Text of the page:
Speaking before a trade union-organized “Laborfest” in Milwaukee, Wisconsin, in the middle of a speech filled with pseudo-populist rhetoric about “helping the middle class,” US President Barack Obama let slip the essence of his administration’s economic policy and the basic character of the capitalist system in the United States.
“It’s a good thing that corporate profits are high,” he said. “I want American businesses to succeed. It’s a good thing that the stock market is booming.”
What Obama did not say, and what is obvious to an ever-growing section of the population, is that the endless rise of the stock market and record corporate profits are a measure of the economic disaster for the majority of the population. What Obama in fact means, but does not say, is that it is a “good thing” that corporate executives and financial speculators are seeing their wealth soar as a direct result of a wholesale assault on jobs, wages and social programs, combined with trillions of dollars in free cash from the US Federal Reserve.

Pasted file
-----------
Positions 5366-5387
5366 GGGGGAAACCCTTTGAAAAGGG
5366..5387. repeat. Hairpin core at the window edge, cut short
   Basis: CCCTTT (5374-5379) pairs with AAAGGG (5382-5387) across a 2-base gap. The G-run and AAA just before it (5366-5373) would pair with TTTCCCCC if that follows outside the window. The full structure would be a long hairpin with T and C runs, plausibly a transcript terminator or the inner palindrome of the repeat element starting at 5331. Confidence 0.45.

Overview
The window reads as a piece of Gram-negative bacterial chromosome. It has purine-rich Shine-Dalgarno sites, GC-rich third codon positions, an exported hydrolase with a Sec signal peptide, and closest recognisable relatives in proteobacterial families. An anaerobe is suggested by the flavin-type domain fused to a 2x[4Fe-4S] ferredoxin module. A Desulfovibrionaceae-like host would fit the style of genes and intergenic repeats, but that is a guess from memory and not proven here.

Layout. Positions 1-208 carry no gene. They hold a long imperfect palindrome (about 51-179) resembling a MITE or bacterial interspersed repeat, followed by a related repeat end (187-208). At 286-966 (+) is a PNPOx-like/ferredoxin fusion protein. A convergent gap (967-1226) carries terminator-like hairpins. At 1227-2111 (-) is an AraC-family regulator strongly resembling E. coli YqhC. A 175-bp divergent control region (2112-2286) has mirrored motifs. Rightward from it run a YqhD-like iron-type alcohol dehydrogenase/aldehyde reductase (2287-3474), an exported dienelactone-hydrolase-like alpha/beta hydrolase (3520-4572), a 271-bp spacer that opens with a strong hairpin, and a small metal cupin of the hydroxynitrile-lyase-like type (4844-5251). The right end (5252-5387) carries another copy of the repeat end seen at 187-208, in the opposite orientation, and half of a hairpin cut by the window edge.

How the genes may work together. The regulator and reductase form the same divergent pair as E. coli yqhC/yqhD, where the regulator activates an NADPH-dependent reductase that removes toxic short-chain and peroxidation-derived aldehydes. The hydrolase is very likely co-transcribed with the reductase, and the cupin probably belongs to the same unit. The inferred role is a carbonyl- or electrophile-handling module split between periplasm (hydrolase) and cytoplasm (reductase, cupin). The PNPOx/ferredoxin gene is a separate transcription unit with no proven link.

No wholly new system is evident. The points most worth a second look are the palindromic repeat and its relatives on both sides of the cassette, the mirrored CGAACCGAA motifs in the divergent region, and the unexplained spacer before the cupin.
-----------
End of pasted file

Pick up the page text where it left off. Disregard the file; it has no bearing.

It is instructive to compare Obama’s words to those of another representative of the American ruling elite, President Franklin Roosevelt, who used the occasion of his first inaugural address in 1933 to denounce the “practices of the unscrupulous money changers” who “stand indicted in the court of public opinion.” Roosevelt declared that his election announced the fact that “the money changers have fled from their high seats in the temple of our civilization.”
Roosevelt insisted on “two safeguards against a return of the evils of the old order: there must be an end to speculation with other people’s money, there must be a strict supervision of all banking and credits and investments.”